Thursday, January 19, 2012

A Year Round Diversified CSA at Jericho Settlers' Farm

On January 18th, 2012 we visited Jericho Settlers Farm in Jericho Center, VT (near Burlington) – a year-round diversified CSA farm. Mark Fasching and Christa Alexander were in the process of building a new high tunnel right next to their farm stand when we arrived.

This would be in addition to the seven that they already had standing and in production. Outside one of them, they had a couple rows of 4 ft Quick Hoops low tunnels that had smaller tunnels within them covering some overwintering scallions and kale. The inner cover was perforated plastic.

They took us in the first high tunnel that was in production, where they had Raccoon spinach and mesclun mix under two layers of Covertan row cover they had acquired from Rain Flo. They said they could get two cuts of the mesclun over the winter and that the germ was erratic because of moisture inconsistency when they irrigated. Usually the fall germ is good. Chris asked about the Bloomsdale (because it’s an open-pollinated variety) , and they said they were getting very high germ results with it both outside in the fields as well as in the tunnels and that it was a better germinator than hybrid varieties in similar situations. They said they always got a thick, consistent stand with Bloomsdale. They also mentioned that all their lettuce and greens were seeded with a Sutton Jr. seeder.

The second high tunnel – a 30 x 140 ft Ledgewood, had 1500 laying hens in it. They all ran to our end of the tunnel when we entered. Mark said that egg cleaning was their bottleneck and that they were only able to reach that number by the use of an automatic egg washing machine. Once they had that, it was game on. They rotate the hens around to a different high tunnel each season. In summer, they are pastured and roost in these mobile chicken coops. They then scrape out most of the litter and spread it for field crops. They “follow” the chickens with tomatoes, because they have a 90 day window for the manure to cure. By the time the fruits are maturing, they are past that window. He said the birds can easily pay for a house. We noticed the orange twine hanging from above. Mark said they use the smaller size orange bailing twine because it costs less than tomato twine to trellis their tomatoes. The twine that was there had been in use for three years already.

The third high tunnel had garlic overwintering that they were going to harvest in spring for bunching. They will also be trialing onion sets that will be planted in February for a spring crop.  

The fourth high tunnel had a self-driven commercial greens harvester in it. There is a great video of it being used here. They bought this second hand from some farmers that were selling off all their equipment. It was originally sold by Bernard Parker Marketing Limited, a UK company which now seems to be out of business. I believe the original manufacturer is the Italian company Ortomec, based on the looks of the product, which is a few years old now, but I am not certain.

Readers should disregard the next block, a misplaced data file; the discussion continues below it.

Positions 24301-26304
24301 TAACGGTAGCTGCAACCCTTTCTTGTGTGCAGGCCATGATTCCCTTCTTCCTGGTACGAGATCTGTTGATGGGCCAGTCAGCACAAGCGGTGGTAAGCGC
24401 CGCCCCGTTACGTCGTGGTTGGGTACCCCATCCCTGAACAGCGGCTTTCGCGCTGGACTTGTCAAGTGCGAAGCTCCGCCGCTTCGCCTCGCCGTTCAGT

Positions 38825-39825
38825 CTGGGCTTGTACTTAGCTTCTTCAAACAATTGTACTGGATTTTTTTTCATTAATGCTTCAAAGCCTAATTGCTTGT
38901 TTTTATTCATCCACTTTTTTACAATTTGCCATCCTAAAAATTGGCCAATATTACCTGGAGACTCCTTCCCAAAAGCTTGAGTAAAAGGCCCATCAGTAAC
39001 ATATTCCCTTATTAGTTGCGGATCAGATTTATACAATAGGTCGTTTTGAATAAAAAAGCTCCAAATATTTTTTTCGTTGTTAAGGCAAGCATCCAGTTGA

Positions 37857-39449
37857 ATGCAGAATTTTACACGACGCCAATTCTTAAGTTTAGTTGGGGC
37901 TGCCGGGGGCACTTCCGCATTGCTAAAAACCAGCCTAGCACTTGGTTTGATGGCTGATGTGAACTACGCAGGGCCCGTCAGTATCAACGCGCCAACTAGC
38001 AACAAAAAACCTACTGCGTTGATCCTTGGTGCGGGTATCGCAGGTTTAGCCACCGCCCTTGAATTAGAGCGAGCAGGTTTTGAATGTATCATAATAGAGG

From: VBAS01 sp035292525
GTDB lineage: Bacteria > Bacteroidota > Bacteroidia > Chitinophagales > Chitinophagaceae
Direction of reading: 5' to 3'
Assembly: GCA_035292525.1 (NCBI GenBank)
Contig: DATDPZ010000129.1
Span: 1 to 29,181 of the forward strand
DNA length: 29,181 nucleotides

Outside, there were numerous Quick Hoops stacked up against one of the other high tunnel’s end walls. They obviously have embraced low tunnel use in the Spring and/or Fall.

The fifth high tunnel had Bordeaux spinach, Tyee spinach, Bright Lights that were forced, scallions, beet greens, arugula, and mesclun.

The sixth that we entered was a 20 ft Quonset style (round) that had been converted to move on skids. Inside they had Tyee spinach overwintering under row cover. Their anchors for the tunnel were also inside the tunnel and consisted of earth augers and come-alongs.

We peaked briefly in the seventh tunnel and moved on to the barn.

We stopped in the tool room, where we discussed some operational difficulties they had with our four row seeder. I noted that the four row was a little finicky and liked a nicely prepared bed. I told them that a bed roller was in the works. We also discussed how to sharpen the Johnny’s Greens Harvesters. They said that it would work well at first, but it would get dull quickly. 

They took us into the egg cleaning room and fired up the egg washer for us.

This just cracked me up.

Behind that room was their original cold storage room with an air conditioner and Coolbot.

Next was the washroom, which was being used when we visited. Having outgrown the Coolbot room, they had recently added a commercial walk in cooler and loading dock.

They were especially proud of that space. They had everything set up on wheels to roll out from the washroom, into the cooler, and then into the delivery truck. Even their Grindstone Farm root washer was set up to roll wherever it was needed, which was accomplished by mounting it on a scaffolding base with casters.

Finally, we got a tour of the art gallery. As many farmers are doing these days, they’d added another point of interest at their farm, to serve as a second income source while increasing foot traffic for the farm stand. They would also sometimes distribute CSA shares inside the gallery, which would increase foot traffic for it. Clever.

Mark and Christa very graciously donated their time to show us around and we thank them for it. The complete slide show follows.



Adam Lemieux
Tools & Supplies Manager


  1. ...Nice tour and nice operation. Do they sell the butchered hens when they're past their prime laying age? I love that they use a chicken tractor too.

    ...Thanks for sharing!

    ...Blessings :o)

  2. Amazing farmers, love seeing their operation in more depth. Love seeing Mark's smiling face at the farmers market.